You say: “Yeah well as soon as their players become stars they’ll just trade them away.”
This used to be a legit concern. Anyone who still uses this reasoning for why the Royals won’t win is still living in 2002. Get with the program! Former GM Alan Baird built the tradition of selling high and getting minimal return. Not anymore. Dayton Moore has built this team from the ground up. The Royals have been one of the most active teams in all of baseball in international scouting and spending via the draft. They’ve overpaid for draft picks in order to lock down talented youth. The investment is starting to flourish. So after the painstaking years of throwing money into the grooming of youth talent of our system, it would be ludicrous to sell them away. In the recent seasons we’ve seen GMDM lock up lights out closer Soria and doubles machine Billy Butler. He’s spent loads of money to make sure we sign high draft picks like Mike Moustakas, Eric Hosmer, and most recently, 5-tool talent Bubba Starling. Moore’s current project is working out an Alex Gordon extension after his breakout season. It’s apparent that Moore intends to keep our core group of players together. If there are any big names being swapped away via trade (ala Melky Cabrera) it’ll be for an impact prospect or major league contributor instead of middle class prospects like we saw throughout the 1990′s and early 2000′s.
You say: “This team is too young to be successful. The core group of guys need more seasoning.”
Again, a legit concern for the 2012 club, especially in the starting rotation. But keep in mind that this group of players have played together for several seasons and, most importantly, they’ve been successful at every level. These kids, most of whom will be in the lineup come opening day, have dominated the minor league system. Last season, even though the elite prospects were already in the bigs, both the Omaha (AAA) and Arkansas (AA) affiliates won their divisions and made the minor league championships. The Royals will have 4 positional players (all infielders) entering their sophomore campaigns. The old men in the starting group are Gordon and Frenchy, both of whom had excellent seasons defensively (with Gordon winning a gold glove in LF – his first full season at the position). In fact, Gordon and Francoeur finished 1-2 in the majors in OF assists. Alcides Escobar, the oldest of all infielders at 25 years old, led the majors in putouts at the shortstop position and he has multiple gold gloves in his near future. The projected starting lineup of the 2012 Royals has an average age of 25 years old. Let that sink in for a minute. The major difference between the 2012 Royals and the Royals of the past is that this seasons squad expects to win. They’ve done it at every level and it won’t be long before they take the AL Central and, perhaps, the AL Pennant. You can enter your own “Angels in the Outfield” quip here, but still, the dream season could actually happen. The talent is there and it won’t take long for this group to learn how to win at the big league level and when they do, watch out!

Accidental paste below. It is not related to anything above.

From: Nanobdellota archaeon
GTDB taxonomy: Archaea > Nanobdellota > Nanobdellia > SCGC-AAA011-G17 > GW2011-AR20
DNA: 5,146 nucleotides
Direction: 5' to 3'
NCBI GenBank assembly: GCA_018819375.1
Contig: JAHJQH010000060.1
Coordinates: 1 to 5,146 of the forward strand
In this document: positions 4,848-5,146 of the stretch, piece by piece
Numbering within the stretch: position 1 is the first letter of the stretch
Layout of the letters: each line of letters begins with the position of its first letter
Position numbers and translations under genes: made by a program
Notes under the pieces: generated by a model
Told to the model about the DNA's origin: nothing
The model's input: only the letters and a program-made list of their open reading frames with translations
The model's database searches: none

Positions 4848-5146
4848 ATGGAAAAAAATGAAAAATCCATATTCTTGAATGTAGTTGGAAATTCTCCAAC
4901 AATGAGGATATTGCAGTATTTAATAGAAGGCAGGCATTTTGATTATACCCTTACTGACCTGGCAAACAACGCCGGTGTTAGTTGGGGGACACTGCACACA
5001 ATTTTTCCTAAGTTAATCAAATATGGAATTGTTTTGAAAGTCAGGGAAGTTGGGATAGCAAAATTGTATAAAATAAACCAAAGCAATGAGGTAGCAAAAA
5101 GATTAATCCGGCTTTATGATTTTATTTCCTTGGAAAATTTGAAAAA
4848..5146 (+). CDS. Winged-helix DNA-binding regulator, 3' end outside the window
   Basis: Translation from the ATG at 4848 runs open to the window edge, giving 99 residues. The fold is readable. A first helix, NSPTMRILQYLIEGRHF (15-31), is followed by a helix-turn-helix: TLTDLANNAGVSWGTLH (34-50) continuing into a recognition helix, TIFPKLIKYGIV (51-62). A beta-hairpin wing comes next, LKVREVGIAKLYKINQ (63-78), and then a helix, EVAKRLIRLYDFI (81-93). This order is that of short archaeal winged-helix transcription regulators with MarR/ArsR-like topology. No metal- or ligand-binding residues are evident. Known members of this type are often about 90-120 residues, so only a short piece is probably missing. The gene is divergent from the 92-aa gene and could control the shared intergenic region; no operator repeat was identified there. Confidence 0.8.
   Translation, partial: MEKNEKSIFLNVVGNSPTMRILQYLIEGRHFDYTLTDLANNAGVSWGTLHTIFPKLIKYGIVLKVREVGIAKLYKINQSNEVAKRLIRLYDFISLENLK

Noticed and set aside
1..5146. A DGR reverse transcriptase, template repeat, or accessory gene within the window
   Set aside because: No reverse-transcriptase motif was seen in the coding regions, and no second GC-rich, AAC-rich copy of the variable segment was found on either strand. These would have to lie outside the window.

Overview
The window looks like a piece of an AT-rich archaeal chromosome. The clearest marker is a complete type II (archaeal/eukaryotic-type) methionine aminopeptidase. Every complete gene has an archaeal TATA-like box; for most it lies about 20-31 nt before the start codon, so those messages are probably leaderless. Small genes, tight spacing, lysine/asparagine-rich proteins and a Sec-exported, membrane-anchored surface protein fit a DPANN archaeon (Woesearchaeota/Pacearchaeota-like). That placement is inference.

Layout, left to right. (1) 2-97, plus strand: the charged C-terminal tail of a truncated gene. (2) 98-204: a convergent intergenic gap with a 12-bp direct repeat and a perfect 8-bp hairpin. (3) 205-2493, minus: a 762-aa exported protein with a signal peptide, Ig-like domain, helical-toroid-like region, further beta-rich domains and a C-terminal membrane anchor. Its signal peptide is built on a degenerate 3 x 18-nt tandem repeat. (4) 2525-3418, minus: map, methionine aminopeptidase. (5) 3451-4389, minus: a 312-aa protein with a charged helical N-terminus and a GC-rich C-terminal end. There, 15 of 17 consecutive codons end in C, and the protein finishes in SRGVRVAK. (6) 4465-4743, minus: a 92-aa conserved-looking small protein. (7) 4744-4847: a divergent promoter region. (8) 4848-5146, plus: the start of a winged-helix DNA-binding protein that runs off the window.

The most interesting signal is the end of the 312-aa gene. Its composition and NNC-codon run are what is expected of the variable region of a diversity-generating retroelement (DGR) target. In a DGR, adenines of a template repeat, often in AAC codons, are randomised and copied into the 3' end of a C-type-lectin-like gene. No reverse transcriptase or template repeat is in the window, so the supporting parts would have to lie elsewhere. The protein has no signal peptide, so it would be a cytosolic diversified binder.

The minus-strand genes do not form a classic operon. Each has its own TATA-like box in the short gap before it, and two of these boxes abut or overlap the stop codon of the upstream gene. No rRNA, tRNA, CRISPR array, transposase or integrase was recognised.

Dear Denver Broncos,
Maybe at halftime you guys should have yelled out your safe word, because you were getting raped. I don’t think I have ever enjoyed the destruction of a team as much as I did yours on Saturday night. Much like the Titanic your were sunk en route to your final destination and died and icy death. Hope you enjoyed it because next year won’t go as well. I think now everyone knows how to stop that 1994 Lee’s Summit High School offense.
Giggling and now a huge Patriots fan.
Dear New Orleans Saints and San Francisco 49’ers,
Wow I know shootouts are a common occurrence in the Bay Area, but you guys took that to a whole new level. Did Barry Bonds sneak in and jack you guys up with steroids? One thing you guys may want to invest in for the future is defense. I’m surprised the lights didn’t go out in this one.
The guy that is glad he didn’t bet on the over/under for that game.
Dear Vernon Davis,
I know emotions run deep in sports, but I couldn’t tell if you just caught the game winning touchdown, watched your first child be born or a found out a relative just died. If that catch was to win the Super Bowl I may have got it, but it was a divisional playoff game. I know the Golden Globe Awards were Sunday Night and maybe you were trying to win for Best Dramatic Performance, but you were a bit late getting nominated.
The guy wondering if you take your own Facebook photos.
Dear New York Giants,
Wow!! You guys must have watched Rocky 4 Saturday Night. You straight knocked out Drago. You proved to the world that the Packers were not a machine, that they were indeed human and in the middle of the tundra. This is why I have been saying all year that Eli Manning should be MVP. Careful though both your and the Niners are coming off dramatic wins and next week is anyone’s game.
That guy that should have picked you to win.
Dear Anthony Davis,
I don’t know you were old enough to have starred in the early 80’s movie called Enemy Mine. You and Dennis Quaid worked beautifully together in that movie. Cheesy special effects but still. It’s good to know you ball like a boss and are a gifted actor. Tell Coach Cal I said hi.
Big Wildcats and Sci-Fi fan.
Dear Kansas City Royals,
I know your owner is the former penny-pincher, cheap skate, clueless about baseball, CEO of Wal-Mart, but why the freak are you guys not signing Roy Oswalt? I know you guys suck and you probably always will, but really? Don’t forget that the All-Star Game is in Kansas City this year and its going to be a bit embarrassing if we don’t have any players on the team.
The guy that thinks Planned Parenthood should be your sponsor because you are indeed the abortion of MLB